HeadRoom Supreme Headphone Amplifiers

HeadRoom Supreme Headphone Amplifiers 


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[Dec 15, 2003]
Audio Enthusiast


Solid build quality. No-nonsense dedication to Hi-Fi sound reproduction. Very flexible (could be used in 110v and 220v countries when coupled with the appropriate adapters).


Ain’t cheap. Unless you are quite serious about listening with headphones, the Airhead or Headroom Little might be more appropriate. Plain vanilla design.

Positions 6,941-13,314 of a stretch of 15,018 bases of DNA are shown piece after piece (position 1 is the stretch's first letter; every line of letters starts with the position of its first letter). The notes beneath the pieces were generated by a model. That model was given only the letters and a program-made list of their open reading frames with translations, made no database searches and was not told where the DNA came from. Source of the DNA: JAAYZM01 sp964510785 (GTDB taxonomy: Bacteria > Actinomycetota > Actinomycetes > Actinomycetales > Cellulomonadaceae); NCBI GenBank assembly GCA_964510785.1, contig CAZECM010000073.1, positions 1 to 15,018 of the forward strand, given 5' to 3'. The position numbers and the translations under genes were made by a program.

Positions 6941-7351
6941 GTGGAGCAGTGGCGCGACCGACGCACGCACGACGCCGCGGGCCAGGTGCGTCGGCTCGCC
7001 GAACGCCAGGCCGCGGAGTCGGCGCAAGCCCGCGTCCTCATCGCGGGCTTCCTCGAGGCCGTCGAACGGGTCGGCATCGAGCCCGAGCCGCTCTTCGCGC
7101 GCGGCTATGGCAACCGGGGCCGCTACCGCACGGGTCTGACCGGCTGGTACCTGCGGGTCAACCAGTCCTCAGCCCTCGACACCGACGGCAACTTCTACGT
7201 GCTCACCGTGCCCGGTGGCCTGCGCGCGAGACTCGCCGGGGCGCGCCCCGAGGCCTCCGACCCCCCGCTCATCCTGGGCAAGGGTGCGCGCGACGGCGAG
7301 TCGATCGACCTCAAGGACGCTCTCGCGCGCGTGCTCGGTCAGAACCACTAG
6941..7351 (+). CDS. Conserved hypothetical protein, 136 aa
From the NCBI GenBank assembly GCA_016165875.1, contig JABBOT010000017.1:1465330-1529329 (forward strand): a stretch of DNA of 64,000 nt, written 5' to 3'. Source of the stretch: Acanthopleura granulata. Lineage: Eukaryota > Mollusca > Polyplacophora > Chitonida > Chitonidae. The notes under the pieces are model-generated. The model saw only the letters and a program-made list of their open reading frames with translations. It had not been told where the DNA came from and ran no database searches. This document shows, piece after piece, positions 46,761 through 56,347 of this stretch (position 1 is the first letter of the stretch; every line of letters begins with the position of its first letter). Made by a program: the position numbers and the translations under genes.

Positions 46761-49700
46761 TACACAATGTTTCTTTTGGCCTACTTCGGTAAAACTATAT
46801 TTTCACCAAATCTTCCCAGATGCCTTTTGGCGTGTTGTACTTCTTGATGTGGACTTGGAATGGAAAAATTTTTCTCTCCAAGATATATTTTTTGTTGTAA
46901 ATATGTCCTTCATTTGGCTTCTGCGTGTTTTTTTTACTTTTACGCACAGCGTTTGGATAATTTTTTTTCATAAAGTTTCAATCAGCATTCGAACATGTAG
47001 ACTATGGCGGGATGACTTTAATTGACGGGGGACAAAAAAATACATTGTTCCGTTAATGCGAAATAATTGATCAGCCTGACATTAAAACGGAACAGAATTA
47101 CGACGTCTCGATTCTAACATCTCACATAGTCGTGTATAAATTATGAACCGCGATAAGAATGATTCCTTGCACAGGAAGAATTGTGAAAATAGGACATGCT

This review is for an older version of the Headroom Supreme. I bought this unit in the mid-1990s and I believe Headroom has since revised the Supreme once or twice. Nevertheless, other than some cosmetic changes and the lack of a DIN remote input, I suspect little had changed in the Supreme’s processor module. Thus, this review should still be of use to prospective purchaser of this portable headphone amplifier. In terms of construction, the Supreme is rock solid. I’ve had this amplifier for nearly 10 years now and, aside from a few small scratches on the top and bottom of the unit, my Supreme still looks quite new. Most impressively, the volume control knob and switches on the faceplate display almost no signs of wear. Although the “new” feel is gone, the controls still work flawlessly and show no indication of possible future breakdowns. Sonically, the Supreme blows any non-standalone headphone amplifiers (i.e., those built into your portable CD player, computer, or stereo amplifiers) out of the waters. Musical instruments, plugged or unplugged, are reproduced in all their glories. Bass is tight and controlled; the treble is detailed and crisp. Instruments “breathe” better and do not sound cramped up the way they often do when reproduced on cheap built-in amplifiers. Furthermore, Headphone’s crossfeed processor – which could be switched on or off independently of the power – makes headphone listening more enjoyable. The processor’s effect is quite subtle and a listener might be tempted to dismiss it. However, I believe that Headroom intended for the effects to be restrained. Unlike mass-market surround processors that stretch out the soundstage at the expense of sound quality, the Headroom processor is intended to preserve the original recording quality while reducing fatigue associated with long listening sessions and reduce the “ping pong” effect that frequently plague headphones. Although designed for portable use, the Supreme will reveal its highest potential when rigged up to a standalone home CD player (even if it’s a $200 entry level player). A high quality headphone is also essential. I recommend the Sennheisers 580 or 600, or if you prefer something less bulky, the Etymotics. Drawbacks with the Supreme are its plain design and relatively high price tag. Many consumers might even consider the Supreme, with its rectangular metal box shaped, to be rather “old-school” looking. But, I suspect many audio enthusiasts would find this rather appealing because it attests to the amplifier’s Hi-Fi pedigree. Some audio purist might find that the crossfeed muddles up the mid-range a little bit. However, as mentioned above, the crossfeed could be switched off if desired. As for its price - which had remained remarkable stable through the dot-com boom and subsequent economic slow down - well, this is Hi-Fi.

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